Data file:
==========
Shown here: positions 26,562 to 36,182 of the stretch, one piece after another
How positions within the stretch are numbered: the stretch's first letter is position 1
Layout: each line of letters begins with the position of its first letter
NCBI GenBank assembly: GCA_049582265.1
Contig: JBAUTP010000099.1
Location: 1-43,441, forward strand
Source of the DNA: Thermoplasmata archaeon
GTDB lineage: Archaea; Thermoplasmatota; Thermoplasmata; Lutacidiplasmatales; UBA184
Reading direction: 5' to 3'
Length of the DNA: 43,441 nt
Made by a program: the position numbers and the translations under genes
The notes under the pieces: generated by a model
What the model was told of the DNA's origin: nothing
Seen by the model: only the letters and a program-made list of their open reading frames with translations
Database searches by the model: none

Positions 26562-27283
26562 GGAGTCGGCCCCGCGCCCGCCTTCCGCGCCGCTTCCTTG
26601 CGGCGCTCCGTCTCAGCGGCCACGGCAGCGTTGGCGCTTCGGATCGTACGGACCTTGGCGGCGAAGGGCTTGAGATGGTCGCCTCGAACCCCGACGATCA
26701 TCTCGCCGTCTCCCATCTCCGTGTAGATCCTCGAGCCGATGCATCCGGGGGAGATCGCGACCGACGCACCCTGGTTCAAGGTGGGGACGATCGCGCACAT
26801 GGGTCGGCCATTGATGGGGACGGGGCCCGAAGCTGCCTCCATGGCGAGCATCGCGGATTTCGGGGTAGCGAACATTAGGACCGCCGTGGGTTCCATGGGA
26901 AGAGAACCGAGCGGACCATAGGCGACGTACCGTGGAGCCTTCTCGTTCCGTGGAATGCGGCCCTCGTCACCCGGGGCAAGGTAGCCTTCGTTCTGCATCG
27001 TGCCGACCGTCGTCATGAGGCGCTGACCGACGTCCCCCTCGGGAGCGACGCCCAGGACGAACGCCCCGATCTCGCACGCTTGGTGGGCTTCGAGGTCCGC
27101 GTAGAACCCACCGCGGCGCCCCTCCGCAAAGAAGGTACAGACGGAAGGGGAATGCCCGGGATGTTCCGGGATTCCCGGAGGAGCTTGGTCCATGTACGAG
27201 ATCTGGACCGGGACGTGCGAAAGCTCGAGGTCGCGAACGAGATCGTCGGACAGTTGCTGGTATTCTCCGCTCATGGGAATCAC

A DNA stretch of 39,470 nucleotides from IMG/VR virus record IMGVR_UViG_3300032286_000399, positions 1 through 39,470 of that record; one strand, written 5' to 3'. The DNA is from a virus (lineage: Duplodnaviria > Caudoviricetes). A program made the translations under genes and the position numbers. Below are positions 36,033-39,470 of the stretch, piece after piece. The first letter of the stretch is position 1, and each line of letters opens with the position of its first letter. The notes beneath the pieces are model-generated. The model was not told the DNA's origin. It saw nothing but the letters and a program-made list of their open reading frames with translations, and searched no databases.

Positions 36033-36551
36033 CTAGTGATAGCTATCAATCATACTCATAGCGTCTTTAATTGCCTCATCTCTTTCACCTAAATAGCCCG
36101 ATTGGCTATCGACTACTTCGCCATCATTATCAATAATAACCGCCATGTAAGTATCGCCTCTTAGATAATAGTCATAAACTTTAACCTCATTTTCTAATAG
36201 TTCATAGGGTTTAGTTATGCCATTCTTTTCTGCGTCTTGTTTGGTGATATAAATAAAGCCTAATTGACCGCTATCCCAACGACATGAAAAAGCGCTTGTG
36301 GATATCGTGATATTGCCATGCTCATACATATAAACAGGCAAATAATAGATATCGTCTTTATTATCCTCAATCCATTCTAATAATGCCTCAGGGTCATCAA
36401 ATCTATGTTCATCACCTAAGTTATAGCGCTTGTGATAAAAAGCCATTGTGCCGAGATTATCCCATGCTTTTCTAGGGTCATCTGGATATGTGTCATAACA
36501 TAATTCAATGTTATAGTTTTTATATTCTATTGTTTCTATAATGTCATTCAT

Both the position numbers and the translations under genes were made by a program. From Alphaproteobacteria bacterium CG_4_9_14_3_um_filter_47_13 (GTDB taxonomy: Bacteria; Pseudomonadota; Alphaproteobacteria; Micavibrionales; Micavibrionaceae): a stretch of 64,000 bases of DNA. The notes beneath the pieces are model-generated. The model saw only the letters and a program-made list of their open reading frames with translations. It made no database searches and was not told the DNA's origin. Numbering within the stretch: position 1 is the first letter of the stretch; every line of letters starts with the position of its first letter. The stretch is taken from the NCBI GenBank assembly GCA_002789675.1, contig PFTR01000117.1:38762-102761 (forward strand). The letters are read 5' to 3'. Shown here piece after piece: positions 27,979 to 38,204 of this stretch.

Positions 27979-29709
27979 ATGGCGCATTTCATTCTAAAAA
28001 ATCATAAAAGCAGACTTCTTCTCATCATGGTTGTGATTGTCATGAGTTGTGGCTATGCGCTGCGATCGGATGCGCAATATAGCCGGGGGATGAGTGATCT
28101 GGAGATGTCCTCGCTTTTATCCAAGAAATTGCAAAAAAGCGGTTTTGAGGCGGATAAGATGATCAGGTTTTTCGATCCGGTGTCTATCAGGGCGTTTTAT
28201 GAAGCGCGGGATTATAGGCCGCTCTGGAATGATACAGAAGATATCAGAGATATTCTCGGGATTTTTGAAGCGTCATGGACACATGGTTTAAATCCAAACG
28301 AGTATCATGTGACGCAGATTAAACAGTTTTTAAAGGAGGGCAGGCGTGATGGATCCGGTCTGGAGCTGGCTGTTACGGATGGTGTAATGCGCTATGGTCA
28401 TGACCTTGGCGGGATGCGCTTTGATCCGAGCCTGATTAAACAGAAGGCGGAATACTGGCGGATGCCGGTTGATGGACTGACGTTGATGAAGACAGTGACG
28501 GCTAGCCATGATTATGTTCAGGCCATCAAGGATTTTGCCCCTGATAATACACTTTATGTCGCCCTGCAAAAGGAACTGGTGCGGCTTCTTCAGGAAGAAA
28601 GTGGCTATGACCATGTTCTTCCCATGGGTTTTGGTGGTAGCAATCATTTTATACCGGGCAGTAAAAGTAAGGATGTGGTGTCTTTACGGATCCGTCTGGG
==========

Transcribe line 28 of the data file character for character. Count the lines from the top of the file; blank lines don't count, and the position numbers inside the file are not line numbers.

36101 ATTGGCTATCGACTACTTCGCCATCATTATCAATAATAACCGCCATGTAAGTATCGCCTCTTAGATAATAGTCATAAACTTTAACCTCATTTTCTAATAG